Hav­ing a baby, es­pe­cially a sick one, has been hard for Ri­ley’s older brother Nahum. I was of­ten away in hos­pi­tal with Ri­ley and his granny or my sis­ter would look after him. He is in Grade 1 now and can be re­bel­lious and naughty. He loves his sis­ter though and is very car­ing to­wards her.”

AND THEN THE OP­ER­A­TION

“In the back of our minds, we al­ways knew that Ri­ley would have her big op­er­a­tion to close the hole in her heart when she was two, but it still hap­pened quite sud­denly. We re­ceived a call on the Fri­day to say that we should come in to Red Cross Chil­dren’s Hos­pi­tal on the Mon­day morn­ing and they did the op­er­a­tion the next day. The op­er­a­tion took four to five hours. Those hours, wait­ing to hear that ev­ery­thing went well, was ter­ri­ble. It was such a relief when the doc­tors fi­nally came out of the op­er­at­ing theatre and said that ev­ery­thing was fine.

After the op­er­a­tion, Ri­ley had to stay in the hos­pi­tal for a week and a half. She got well very quickly and was off the ma­chines on the third day. The scar on her chest where they cut her open also healed very quickly. We were scared be­cause chil­dren of­ten get in­fec­tions and then they have to open them up again. After she was dis­charged from hos­pi­tal, we had to be ex­tra care­ful to keep ev­ery­thing germ-free as it nor­mally takes up to six weeks for the bone to heal where the chest was opened.

We were home for a few days be­fore Ri­ley be­came sick. I no­ticed that she was breath­ing too fast and cough­ing and we took her back to hos­pi­tal. She was very, very sick and had to go back to the high care unit. She had a very high tem­per­a­ture and had to re­ceive oxy­gen. The first round of an­tibi­otics did not work and she had to start a sec­ond course. This time around she re­sponded to the medicine and be­came bet­ter.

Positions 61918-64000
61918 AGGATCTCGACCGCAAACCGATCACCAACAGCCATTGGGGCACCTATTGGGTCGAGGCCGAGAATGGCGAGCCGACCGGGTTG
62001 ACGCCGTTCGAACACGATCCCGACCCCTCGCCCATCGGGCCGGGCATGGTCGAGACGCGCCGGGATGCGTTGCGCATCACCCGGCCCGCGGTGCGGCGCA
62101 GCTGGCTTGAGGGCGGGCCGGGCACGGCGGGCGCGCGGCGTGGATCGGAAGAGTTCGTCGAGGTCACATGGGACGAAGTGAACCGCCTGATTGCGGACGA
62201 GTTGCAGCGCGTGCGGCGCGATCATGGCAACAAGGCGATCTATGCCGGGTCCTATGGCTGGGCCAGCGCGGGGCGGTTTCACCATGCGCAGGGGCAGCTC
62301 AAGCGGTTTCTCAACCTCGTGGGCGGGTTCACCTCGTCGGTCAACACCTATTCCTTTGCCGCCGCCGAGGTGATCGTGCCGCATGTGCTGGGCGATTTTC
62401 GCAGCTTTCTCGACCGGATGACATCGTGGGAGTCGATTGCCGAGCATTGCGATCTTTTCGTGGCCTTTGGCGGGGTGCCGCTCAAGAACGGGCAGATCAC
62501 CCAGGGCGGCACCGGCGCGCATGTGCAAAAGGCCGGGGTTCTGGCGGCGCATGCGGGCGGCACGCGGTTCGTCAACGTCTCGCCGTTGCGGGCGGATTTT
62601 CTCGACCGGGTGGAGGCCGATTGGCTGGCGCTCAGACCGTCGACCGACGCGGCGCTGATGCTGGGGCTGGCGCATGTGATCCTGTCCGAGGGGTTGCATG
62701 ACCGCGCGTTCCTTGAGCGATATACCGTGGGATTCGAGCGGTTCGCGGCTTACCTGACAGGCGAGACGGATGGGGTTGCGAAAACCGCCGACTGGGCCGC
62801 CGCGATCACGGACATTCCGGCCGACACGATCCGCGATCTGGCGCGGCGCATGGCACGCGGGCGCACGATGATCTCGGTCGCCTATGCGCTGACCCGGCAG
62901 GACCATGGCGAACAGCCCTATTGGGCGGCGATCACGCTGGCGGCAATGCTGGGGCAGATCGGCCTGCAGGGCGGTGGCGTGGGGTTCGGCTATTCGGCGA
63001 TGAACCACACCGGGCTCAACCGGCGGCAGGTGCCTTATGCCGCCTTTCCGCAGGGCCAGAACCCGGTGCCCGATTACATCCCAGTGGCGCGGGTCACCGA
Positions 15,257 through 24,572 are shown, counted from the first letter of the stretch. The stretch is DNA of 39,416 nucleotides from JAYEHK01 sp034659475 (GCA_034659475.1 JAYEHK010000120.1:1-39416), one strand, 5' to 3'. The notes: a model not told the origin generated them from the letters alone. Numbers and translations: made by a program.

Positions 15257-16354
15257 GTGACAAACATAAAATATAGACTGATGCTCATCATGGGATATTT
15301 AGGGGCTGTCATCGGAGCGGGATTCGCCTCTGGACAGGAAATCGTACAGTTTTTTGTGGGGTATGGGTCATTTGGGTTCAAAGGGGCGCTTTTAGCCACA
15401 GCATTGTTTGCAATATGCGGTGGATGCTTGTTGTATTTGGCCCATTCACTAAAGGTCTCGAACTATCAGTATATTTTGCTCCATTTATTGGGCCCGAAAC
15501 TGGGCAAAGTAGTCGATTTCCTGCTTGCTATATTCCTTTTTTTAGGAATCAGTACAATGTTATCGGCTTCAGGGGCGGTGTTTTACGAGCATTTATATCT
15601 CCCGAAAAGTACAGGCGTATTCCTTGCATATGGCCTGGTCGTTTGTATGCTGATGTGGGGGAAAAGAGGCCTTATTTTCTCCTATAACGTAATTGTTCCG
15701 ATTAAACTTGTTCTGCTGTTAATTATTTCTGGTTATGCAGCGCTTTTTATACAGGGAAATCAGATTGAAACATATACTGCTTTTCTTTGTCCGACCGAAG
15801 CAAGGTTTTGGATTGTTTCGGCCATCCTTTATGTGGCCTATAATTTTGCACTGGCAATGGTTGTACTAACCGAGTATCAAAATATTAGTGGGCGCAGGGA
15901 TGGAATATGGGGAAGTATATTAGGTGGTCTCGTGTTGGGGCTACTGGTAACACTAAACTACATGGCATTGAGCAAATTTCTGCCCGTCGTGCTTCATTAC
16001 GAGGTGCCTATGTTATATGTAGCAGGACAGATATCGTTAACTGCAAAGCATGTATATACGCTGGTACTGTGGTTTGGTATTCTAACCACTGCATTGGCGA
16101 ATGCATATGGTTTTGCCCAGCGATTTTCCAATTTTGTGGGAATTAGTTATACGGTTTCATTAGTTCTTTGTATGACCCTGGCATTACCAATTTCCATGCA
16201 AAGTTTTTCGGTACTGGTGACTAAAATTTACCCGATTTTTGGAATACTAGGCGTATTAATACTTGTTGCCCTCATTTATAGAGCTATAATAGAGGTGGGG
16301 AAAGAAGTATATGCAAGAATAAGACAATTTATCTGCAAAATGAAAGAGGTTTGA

Ri­ley went for the big two-month check-up and scan in mid-april and ev­ery­thing has healed prop­erly. The doc­tors are con­fi­dent that ev­ery­thing will be fine and she will have a long and happy life. She will still go for reg­u­lar check-ups at the clinic, but she will be off all med­i­ca­tion. She is a strong lit­tle girl and there is noth­ing wrong with her mind. She speaks very well for her age and is al­ways busy.

This whole episode has brought our fam­ily closer to­gether. I made the de­ci­sion early on that I would give up my job to look after her full time. The loss of in­come has been hard but I def­i­nitely think it helps if you can be with your child through ev­ery step of their ill­ness. I have had so much sup­port, not just from my fam­ily and friends, but also from the hos­pi­tal. The doc­tors at Red Cross have been in­cred­i­ble.

Hav­ing to deal with an ill­ness like Ri­ley’s is a life-chang­ing ex­pe­ri­ence. I would never have cho­sen to have a sick child, but I have learned so much through­out this process. I be­lieve that there is al­ways some­thing pos­i­tive that you can take from an ex­pe­ri­ence like this. For Ri­ley, hope­fully, the scar on her chest will even­tu­ally be the only re­minder of her child­hood ill­ness.” YB

IT AL­WAYS SEEMED AS IF SHE IM­ME­DI­ATELY PICKED UP ANY BUG THAT WAS GO­ING AROUND AND IT WOULD GO STRAIGHT TO HER CHEST